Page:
Monday, August 18, 2008

Enabling Multiple CPUs (SMP) in Ubuntu

Many of today's computers have multiple CPUs. Some are physically distinct, and others are virtual, such as hyper-threading and dual-core. In any case, these processors support symmetric multiprocessing (SMP) and can dramatically speed up Linux.

The kernel supports multiple CPUs and hyper-threading. If your computer has two CPUs that both support hyper-threading, then the system will appear to have a total of four CPUs.

Older versions of Ubuntu, such as Hoary and Breezy, had different kernels available for SMP. To take advantage of multiple processors, you would need to install the appropriate kernel.

sudo apt-get install kernel-image-2.4.27-2-686-smp

Without installing an SMP kernel, you would only use one CPU on an SMP system.

Dapper changed this requirement. Under Dapper, all of the default kernels have SMP support enabled. The developers found that there was no significant speed impact from using an SMP kernel on a non-SMP system, and this simplified the number of kernels they needed to maintain.

There are a couple of ways to tell if your SMP processors are enabled in both the system hardware and kernel.

• /proc/cpuinfo-This file contains a list of all CPUs on the system.

• top-The top command shows what processes are running. If you run top and press 1, the header provides a list of all CPUs individually and their individual CPU loads. (This is really fun when running on a system with 32 CPUs. Make sure the terminal window is tall enough to prevent scrolling!)

• System Monitor-The System Monitor applet can be added to the Gnome panels. When you click it, it shows the different CPU loads.

In each of these cases, if only one CPU is listed, then you are not running SMP. Multiple CPUs in the listings indicate SMP mode.

Disabling SMP
In some situations, such as application benchmarking or hardware debugging, you may want to disable SMP support. This can be done with the kernel parameters nosmp or maxcpus=1.If this is a temporary need, you can just boot the system, catch Grub at the menu by pressing ESC, and typing boot nosmp maxcpus=1 at the prompt. If you have multiple boot options, then you may need to edit the kernel line and add nosmp maxcpus=1 to the kernel boot line. Warning, some kernels do not work with nosmp, but in my experience maxcpus=1 always works.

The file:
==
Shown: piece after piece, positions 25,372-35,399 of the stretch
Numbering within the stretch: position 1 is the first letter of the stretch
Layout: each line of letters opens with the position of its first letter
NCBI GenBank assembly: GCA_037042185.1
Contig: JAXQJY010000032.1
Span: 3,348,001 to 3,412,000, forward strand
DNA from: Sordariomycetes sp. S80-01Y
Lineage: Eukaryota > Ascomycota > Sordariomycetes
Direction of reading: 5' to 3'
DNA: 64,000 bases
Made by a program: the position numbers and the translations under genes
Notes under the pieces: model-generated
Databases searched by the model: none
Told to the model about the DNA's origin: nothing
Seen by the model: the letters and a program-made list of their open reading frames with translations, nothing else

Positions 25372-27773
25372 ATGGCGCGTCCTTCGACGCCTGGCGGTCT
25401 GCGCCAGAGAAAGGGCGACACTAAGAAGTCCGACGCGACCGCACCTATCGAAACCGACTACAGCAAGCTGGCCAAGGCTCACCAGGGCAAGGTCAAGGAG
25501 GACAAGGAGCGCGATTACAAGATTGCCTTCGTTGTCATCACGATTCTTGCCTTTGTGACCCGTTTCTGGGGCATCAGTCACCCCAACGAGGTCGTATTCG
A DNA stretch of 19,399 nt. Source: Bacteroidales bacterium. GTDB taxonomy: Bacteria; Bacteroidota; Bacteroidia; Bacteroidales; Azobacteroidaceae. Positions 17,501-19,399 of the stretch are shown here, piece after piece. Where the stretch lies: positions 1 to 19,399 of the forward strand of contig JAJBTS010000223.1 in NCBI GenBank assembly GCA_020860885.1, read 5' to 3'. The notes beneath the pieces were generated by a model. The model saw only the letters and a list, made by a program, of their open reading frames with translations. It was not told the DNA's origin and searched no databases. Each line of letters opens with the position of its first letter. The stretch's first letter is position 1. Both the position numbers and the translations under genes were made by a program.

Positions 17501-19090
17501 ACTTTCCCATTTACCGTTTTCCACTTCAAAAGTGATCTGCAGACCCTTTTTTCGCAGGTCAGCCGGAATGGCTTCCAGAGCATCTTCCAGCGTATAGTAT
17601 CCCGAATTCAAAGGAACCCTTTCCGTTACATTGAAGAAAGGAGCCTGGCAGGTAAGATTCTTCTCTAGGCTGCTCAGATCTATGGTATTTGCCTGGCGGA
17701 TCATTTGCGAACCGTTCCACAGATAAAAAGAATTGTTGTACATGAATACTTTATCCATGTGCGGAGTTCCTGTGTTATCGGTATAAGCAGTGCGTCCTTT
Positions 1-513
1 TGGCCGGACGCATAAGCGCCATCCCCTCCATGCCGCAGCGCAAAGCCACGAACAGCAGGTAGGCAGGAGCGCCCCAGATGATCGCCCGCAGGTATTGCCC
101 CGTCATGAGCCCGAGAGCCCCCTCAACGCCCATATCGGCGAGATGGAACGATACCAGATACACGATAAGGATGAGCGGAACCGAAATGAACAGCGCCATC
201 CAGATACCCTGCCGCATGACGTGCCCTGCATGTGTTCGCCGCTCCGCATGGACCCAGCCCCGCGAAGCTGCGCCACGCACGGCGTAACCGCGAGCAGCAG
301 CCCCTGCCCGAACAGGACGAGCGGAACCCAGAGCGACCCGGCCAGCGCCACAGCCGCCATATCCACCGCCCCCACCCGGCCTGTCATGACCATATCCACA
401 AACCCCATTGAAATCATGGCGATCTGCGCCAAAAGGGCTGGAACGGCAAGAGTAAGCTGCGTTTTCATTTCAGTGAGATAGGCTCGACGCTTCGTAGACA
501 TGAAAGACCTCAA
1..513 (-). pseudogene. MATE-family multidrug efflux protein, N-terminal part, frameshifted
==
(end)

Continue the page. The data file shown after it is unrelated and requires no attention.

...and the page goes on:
For a longer-term solution, consider adding these boot parameters to the Grub configuration.

1. As root, edit /boot/grub/menu.lst.

2. Scroll down to your kernel.

3. Add a kernel option for disabling SMP. For example: kernel /boot/vmlinuz-2.6.15-26-686 root=/dev/hda1 ro splash maxcpus=1

4. Save your changes.

The next reboot will use your new changes. If you modify /boot/grub/menu.lst, be aware that the contents could be overwritten the next time you upgrade the kernel or run update-grub.

SMP not working
If you find that you only have one active CPU on a multiple CPU system, try installing the explicit SMP kernel: sudo apt-get install linux-686-smp. Beyond that, there are few generic debugging options and the problem is unlikely related to Ubuntu-it is probably a general Linux kernel problem.

Check with the motherboard manufacturer and see if Linux supports their chipset. For example, I have an old dual-CPU motherboard that is not supported by Linux.

Check the Linux Hardware FAQ for the motherboard or chipset. This will tell you if other people managed to get it to work. Web sites such as and/ are good places to start.

If all else fails, post a query to any of the Linux or Ubuntu hardware forums. Maybe someone else knows a workaround. Some good forums include,, and Be sure to include details such as the make and model of the motherboard, Ubuntu version, and other peripherals. It is generally better to provide too much information when asking for help, rather than providing too little.

Unfortunately, if SMP is not enabled after installing the linux-686-smp kernel, then it probably will not work. But you might get lucky-if someone has a patch then you will probably need to recompile the kernel.

Source of Information : Hacking Ubuntu Serious Hacks Mods and Customizations

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